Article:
[seqfan] Re: Giuga numbers
franktaw at netscape.net
franktaw at netscape.net
Mon Dec 7 19:14:26 CET 2009
Is this a conjecture? It is stated in the sequence as a fact (comment
from Paolo P. Lava).
Franklin T. Adams-Watters
-----Original Message-----
From: Richard Mathar <mathar at strw.leidenuniv.nl>
I have part of half of the answer to the question in
http://list.seqfan.eu/pipermail/seqfan/2009-November/002893.html
> From seqfan-bounces at list.seqfan.eu Fri Nov 13 10:37:28 2009
> Date: Fri, 13 Nov 2009 10:28:03 +0100
> From: Paolo Lava <paoloplava at gmail.com>
> Subject: [seqfan] Giuga numbers
>
> Is it correct to state that Giuga numbers
> A007850 <http://www.research.att.com/~njas/sequences/A007850>
> are all and only numbers n whose arithmetic derivative n' is equal to
n+1 ?
Concerning the question: Is the arithmetic derivative g' of Giuga
numbers g,
g'=A003414(g), equal to g+1?
I can show that g'-1 =g times a factor relative prime to g.
Details: First, all Giuga numbers g are square-free.
[This is known, see Luca, Pomerance and Shparlinski in
http://math.dartmouth.edu/~carlp/giugafinal.pdf
,
Int J. Mod Math 4 (1) (2009) 13-18, MR2508938,
or Borwein^3, and Girgensohn in Am Math Monthly 103 (1996) 40-50,
or the Borwein, Bailey book "Experimentation in Mathematics: Comput.
Paths
to Discovery."
Proof by contradiction: if they were not square-free, they could be
written g=p^2*r with p some prime divisor and r some integer.
Then g/p-1 = p*r-1 would by definition of the Giuga numbers have
to equal alpha*p, with alpha some integer. Now p*r-1=alpha*p means
p*(r-alpha)=1 and this cannot happen since a prime multiplied by an
integer
cannot generate the 1.]
Second, we have by definition of the Giuga numbers g/p-1=alpha*p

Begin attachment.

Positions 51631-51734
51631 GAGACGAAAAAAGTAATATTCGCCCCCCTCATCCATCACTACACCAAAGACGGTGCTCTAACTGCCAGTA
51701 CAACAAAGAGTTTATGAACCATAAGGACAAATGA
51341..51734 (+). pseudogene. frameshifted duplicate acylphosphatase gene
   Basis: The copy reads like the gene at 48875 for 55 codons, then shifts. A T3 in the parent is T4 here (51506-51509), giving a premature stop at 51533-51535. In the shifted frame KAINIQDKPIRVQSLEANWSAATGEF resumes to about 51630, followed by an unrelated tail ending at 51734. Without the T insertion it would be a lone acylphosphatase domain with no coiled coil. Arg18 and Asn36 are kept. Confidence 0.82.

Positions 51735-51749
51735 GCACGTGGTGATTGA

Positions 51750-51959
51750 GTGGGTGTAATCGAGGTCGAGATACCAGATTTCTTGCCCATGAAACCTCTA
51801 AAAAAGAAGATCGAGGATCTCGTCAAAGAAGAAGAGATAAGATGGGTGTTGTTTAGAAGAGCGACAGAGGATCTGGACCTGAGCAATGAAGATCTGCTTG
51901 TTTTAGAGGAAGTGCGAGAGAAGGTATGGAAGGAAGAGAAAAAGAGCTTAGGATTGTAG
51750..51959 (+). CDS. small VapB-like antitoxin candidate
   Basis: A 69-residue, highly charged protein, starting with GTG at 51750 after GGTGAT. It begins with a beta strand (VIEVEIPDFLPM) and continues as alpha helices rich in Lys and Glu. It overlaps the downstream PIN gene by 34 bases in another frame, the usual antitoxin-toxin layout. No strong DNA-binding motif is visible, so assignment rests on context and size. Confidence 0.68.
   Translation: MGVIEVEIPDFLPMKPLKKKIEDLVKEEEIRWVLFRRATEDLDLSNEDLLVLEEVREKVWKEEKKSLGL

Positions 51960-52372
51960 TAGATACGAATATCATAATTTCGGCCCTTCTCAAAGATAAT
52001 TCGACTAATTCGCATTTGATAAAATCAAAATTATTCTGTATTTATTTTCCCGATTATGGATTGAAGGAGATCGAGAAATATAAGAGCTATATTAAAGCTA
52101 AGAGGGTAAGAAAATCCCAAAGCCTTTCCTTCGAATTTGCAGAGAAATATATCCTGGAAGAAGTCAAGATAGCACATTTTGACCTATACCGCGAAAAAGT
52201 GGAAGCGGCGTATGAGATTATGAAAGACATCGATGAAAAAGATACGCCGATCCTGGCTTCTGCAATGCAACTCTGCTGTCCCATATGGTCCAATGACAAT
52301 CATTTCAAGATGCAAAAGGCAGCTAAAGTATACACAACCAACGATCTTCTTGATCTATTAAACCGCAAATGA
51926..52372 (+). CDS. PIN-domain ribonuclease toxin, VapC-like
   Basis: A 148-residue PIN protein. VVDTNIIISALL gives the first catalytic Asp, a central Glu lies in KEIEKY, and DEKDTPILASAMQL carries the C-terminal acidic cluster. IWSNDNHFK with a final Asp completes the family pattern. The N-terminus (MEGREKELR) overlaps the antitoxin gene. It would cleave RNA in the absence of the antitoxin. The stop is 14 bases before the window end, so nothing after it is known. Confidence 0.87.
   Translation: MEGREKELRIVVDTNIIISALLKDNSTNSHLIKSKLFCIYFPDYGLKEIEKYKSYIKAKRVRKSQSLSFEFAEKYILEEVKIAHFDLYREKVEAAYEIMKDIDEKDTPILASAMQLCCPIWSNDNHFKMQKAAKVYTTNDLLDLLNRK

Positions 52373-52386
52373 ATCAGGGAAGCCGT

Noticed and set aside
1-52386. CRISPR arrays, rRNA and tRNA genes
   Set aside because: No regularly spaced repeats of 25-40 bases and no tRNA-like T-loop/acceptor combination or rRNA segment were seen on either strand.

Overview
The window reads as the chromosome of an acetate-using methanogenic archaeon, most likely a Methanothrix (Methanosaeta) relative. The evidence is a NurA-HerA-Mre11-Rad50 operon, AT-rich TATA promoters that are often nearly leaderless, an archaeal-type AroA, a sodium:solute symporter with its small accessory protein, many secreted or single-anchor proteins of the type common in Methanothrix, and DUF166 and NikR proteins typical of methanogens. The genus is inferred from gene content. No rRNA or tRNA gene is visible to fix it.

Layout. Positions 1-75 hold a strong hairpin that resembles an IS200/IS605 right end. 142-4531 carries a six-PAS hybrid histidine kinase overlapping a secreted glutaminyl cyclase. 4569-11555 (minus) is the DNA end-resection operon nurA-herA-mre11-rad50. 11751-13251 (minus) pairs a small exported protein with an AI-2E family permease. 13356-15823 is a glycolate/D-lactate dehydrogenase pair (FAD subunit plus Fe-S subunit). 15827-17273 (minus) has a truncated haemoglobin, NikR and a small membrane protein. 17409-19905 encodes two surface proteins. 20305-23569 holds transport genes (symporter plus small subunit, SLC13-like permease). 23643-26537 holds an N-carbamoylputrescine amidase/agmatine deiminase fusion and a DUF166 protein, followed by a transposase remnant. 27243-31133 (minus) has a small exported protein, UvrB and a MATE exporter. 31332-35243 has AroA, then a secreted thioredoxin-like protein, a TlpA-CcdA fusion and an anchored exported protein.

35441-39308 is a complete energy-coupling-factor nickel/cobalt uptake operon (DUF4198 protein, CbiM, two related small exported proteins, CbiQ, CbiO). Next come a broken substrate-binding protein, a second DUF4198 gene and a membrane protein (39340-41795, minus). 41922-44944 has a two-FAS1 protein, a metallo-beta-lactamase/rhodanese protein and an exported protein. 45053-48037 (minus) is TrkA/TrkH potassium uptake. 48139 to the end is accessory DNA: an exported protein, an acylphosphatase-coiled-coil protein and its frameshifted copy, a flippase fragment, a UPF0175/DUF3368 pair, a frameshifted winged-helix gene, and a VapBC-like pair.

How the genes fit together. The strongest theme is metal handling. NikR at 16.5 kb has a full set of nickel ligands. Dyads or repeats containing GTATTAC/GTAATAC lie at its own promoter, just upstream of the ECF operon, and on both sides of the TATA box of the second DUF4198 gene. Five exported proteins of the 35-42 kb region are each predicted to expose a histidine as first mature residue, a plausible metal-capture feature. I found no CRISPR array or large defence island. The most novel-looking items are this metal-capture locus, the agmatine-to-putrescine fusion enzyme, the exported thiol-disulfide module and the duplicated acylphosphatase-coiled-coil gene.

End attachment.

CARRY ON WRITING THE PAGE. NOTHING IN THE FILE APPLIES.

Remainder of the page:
for all primes that divide g (alpha an integer depending on p).
This means
g/p=alpha*p+1 (1)
g= p*(alpha*p+1)
and by the multiplicative rule of the arithmetic derivative
g' = (alpha*p+1)+ p*(alpha*p+1)'
g' = alpha*p+1+ p*(alpha*p+1)'
g' = 1+ p* ( (alpha*p+1)'+alpha)
This must be valid for all pairs (p_i,alpha_i) of primes p_i dividing
g',
and since g is one unique number with a single, unique value of g', this
yields the pile of equations
1+ p_1* ( (alpha_1*p_1+1)'+alpha_1)
=1+ p_2* ( (alpha_2*p_2+1)'+alpha_2)
=1+ p_3* ( (alpha_3*p_3+1)'+alpha_3)
=...
or, subtracting 1,
g'-1
= p_1* ( (alpha_1*p_1+1)'+alpha_1)
= p_2* ( (alpha_2*p_2+1)'+alpha_2)
= p_3* ( (alpha_3*p_3+1)'+alpha_3)
=...
We see that this constant g'-1 has each prime p_i that divides g as a
factor, and since g is square-free (see the Lemma above), this number
g'-1
is g potentially multiplied by a number which is relative prime to g.
It remains to show that this factor is 1, to complete the answer to
half of the question, which I have not managed to do.
[Perhaps one can put a strict upper bound on this factor along the
following lines of thought :
g'=1
= p_i* (g/p_i)'+ p_i*alpha_i
= p_i* (g/p_i)'+ (g/p_i) -1
= p_i* ( product of dist. prime factors of g excluding p_1)'+ (g/p_1)
-1
= p_i* (sum of products of dist prime factors excluding p_i and a
p_j)+ (g/p_1)
-1
= sum of products of dist prime factors, one omitted, p_i included +
product of
dist prime factors, p_i excluded -1
= sum of products of dist prime factors, one omitted -1 (trivial by
definition of the arith. deriv.
]
Richard Mathar
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